Saturday, January 1, 2011

President Abraham Lincoln and First Lady Mary Todd

Chapter 16

President Abraham Lincoln and First Lady Mary Todd


BJ was excited as she opened the mail from the office of President Lincoln. It read: President Abraham Lincoln and Mary Todd Lincoln invite you to join them for dinner at the President's House at 6:00 with an evening at Ford Theatre for the comedy 'Our American Cousin.'

"Oh Dobbin, can you believe it? I'm invited to go with them to the theater?" she said to her pony as she tied him to the hitching post. It was time to go inside and get ready for the evening. "What shall I wear?" she thought, as she looked through her dresses. Since it would be a very elegant evening. She chose a black and white striped silk dress.

Dobbin was already saddled up and they were off to see the President and First Lady. As they entered the long drive the stable boy was there to take him to the stables.  She told Dobbin she would return in a little while.

She then knocked on the front door and someone answered. "Hello. My name is BJ and this is my pony Dobbin. I've been invited to have dinner with the President and First Lady."
She was led into the dining room where Mary Todd was there to greet her.

"Please join us at the table BJ, we're glad you accepted our invitation for dinner and the theater tonight," said Mary Todd. Your mother had requested an invitation for you personally to see us."

"Oh thank-you, will anyone else be joining us tonight?" asked BJ, as she took her place at the table, confused that the President wasn't there.

"Yes BJ," answered President Lincoln, as he entered the room and shook hands with her. Nice that you could join us. We had invited Ulysses S. Grant and his wife tonight, but he declined because of other plans. We then decided to ask a younger couple to go in their place. Grant will be at my Cabinet meeting tomorrow, though."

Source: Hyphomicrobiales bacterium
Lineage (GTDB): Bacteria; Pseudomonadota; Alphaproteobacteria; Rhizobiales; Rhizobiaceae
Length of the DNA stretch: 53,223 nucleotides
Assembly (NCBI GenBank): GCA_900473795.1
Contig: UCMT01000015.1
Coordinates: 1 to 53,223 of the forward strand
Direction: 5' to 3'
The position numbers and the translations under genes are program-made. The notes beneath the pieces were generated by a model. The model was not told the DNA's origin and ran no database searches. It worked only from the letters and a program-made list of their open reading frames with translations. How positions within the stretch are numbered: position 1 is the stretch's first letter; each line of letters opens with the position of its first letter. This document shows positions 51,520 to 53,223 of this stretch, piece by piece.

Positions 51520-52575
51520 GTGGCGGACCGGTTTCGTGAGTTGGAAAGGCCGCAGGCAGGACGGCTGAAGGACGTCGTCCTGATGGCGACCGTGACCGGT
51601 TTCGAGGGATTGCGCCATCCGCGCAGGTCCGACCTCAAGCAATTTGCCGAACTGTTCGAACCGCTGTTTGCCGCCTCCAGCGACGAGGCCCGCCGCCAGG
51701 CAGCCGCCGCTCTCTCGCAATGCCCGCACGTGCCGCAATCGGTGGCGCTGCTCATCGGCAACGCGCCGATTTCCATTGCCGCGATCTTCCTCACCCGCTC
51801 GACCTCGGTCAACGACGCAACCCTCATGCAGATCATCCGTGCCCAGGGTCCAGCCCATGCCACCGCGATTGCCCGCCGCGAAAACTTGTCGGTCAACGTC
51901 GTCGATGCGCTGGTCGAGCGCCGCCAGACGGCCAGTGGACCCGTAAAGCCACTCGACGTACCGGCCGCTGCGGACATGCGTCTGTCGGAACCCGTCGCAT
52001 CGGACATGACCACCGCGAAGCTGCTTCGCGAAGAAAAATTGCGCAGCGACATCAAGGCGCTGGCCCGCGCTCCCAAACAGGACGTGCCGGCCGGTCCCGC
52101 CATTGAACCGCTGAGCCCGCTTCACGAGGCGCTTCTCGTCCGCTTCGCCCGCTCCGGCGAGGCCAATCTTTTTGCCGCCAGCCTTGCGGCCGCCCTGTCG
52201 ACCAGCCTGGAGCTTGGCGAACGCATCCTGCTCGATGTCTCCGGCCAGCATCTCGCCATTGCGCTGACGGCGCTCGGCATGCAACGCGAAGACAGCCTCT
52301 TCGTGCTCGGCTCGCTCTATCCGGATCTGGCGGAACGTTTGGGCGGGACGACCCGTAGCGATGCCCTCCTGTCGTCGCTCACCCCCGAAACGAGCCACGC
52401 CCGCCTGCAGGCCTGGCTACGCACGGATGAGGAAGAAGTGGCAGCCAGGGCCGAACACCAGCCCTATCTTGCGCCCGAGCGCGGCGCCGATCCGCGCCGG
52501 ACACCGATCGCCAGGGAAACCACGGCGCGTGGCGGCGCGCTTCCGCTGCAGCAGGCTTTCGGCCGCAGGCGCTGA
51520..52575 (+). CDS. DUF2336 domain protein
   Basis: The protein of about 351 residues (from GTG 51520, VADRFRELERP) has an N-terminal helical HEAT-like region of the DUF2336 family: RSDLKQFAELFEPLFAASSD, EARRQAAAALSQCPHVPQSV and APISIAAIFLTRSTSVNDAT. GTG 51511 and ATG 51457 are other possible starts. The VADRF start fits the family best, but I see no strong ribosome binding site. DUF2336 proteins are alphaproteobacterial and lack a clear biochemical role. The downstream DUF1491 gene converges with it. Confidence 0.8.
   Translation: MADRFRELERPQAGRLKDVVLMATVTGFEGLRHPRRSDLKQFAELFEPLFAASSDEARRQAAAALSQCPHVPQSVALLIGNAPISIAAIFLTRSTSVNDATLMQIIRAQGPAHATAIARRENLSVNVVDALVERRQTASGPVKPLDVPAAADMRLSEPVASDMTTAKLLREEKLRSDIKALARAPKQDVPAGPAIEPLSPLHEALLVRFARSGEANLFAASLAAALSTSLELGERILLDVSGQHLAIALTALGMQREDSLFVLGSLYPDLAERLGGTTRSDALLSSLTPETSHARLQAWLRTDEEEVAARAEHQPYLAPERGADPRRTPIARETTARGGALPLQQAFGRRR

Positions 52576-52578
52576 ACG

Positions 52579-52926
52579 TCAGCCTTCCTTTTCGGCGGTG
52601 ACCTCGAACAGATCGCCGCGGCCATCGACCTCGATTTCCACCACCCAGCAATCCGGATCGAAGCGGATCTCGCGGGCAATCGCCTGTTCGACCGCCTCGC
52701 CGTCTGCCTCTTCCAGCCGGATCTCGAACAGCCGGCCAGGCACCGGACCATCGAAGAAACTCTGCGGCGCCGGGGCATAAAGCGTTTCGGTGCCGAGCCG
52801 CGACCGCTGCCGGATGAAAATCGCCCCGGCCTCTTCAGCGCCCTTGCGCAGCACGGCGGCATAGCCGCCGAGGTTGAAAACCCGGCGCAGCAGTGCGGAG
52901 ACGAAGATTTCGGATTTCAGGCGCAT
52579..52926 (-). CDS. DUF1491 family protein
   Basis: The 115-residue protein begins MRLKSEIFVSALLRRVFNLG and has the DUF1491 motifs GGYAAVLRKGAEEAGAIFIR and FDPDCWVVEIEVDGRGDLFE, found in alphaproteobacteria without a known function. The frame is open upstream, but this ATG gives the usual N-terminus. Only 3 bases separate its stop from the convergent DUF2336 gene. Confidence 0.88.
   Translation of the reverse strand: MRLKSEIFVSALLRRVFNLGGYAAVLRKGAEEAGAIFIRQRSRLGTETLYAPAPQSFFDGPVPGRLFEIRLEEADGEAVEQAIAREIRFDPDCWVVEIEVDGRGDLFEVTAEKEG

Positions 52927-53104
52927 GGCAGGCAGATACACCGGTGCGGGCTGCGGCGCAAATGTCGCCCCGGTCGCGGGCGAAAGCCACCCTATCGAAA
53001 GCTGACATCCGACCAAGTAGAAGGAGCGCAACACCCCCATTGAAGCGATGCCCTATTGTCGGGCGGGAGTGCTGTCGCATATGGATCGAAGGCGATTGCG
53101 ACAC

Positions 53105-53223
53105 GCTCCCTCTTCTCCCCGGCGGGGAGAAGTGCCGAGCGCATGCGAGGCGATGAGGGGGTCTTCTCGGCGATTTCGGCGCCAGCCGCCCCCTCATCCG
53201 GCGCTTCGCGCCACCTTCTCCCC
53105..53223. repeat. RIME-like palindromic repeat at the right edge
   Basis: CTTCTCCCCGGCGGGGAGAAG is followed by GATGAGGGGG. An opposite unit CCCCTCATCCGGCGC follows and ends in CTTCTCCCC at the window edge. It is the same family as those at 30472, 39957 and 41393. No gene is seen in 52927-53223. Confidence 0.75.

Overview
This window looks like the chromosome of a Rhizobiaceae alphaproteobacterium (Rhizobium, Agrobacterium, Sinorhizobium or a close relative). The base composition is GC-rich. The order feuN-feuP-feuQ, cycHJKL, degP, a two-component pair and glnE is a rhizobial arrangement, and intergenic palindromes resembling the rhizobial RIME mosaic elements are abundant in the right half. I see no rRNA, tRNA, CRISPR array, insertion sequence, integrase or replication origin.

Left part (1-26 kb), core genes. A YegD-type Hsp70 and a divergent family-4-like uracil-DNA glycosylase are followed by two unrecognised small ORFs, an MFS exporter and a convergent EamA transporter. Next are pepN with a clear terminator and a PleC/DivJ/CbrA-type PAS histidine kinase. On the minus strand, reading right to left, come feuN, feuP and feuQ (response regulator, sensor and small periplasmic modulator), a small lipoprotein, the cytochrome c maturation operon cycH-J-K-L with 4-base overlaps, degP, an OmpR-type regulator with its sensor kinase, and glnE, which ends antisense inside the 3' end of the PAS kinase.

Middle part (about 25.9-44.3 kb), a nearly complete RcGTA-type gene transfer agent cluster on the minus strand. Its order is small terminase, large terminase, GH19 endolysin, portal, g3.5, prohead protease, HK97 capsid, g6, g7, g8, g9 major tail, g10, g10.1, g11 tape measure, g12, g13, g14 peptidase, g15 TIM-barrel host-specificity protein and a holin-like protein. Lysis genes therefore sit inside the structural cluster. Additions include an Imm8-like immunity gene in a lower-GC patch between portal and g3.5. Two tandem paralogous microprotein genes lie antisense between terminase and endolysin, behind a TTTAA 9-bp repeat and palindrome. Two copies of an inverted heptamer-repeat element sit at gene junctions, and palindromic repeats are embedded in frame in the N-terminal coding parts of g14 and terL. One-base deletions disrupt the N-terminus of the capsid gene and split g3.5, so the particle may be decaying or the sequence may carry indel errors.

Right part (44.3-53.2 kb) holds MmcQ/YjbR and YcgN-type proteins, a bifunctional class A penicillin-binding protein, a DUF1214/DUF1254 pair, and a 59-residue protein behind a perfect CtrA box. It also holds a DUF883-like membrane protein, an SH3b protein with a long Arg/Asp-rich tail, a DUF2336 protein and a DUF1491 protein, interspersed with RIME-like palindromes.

"Hasn't it been a beautiful day? Did you enjoy your journey over on your pony?" asked Mary Todd Lincoln.

"Yes I certainly did. The dogwoods and the lilacs were in full bloom and gave off such a beautiful scent. The willow trees along the Potomac River also were beautiful with their branches full of green leaves. It's been a beautiful spring day."

BJ was very anxious to ask the President some questions, as they started their meal. “Mr. President, would you mind if I ask you about all the things you have on your schedule today, so I will have an idea what a President's duties are?"

"That's the only way you will learn, BJ. My day started at 8:00 when I had my breakfast of 1 egg and coffee. My wife and 2 sons, Robert 21 and Tad 12, joined me. At that time Mary told me that she had tickets to for the Grover's Theatre, but that she would rather see the comedy playing at the Ford Theatre, OUR AMERICAN COUSINS. She also wanted General and Mrs. Robert E. Lee to go with us, but they declined because they had other plans. So, Mary invited another couple in their place. After reading the newspaper at 9:00 I conducted my business as usual, meeting visitors. At 10:00 I met with the former New Hampshire Senator John P. Hale, who was recently appointed minister of Spain. His daughter Lucy is engaged to be married to John Wilkes Booth, an actor at the Ford Theatre where we will be attending tonight."

"Oh, will he be in the show tonight?" asked BJ.

"No, he is not in the show tonight. I then sent a messenger to reserve the State Box for the evening performance."

"The management was elated when they heard the news of a special guest tonight," said Mary Todd.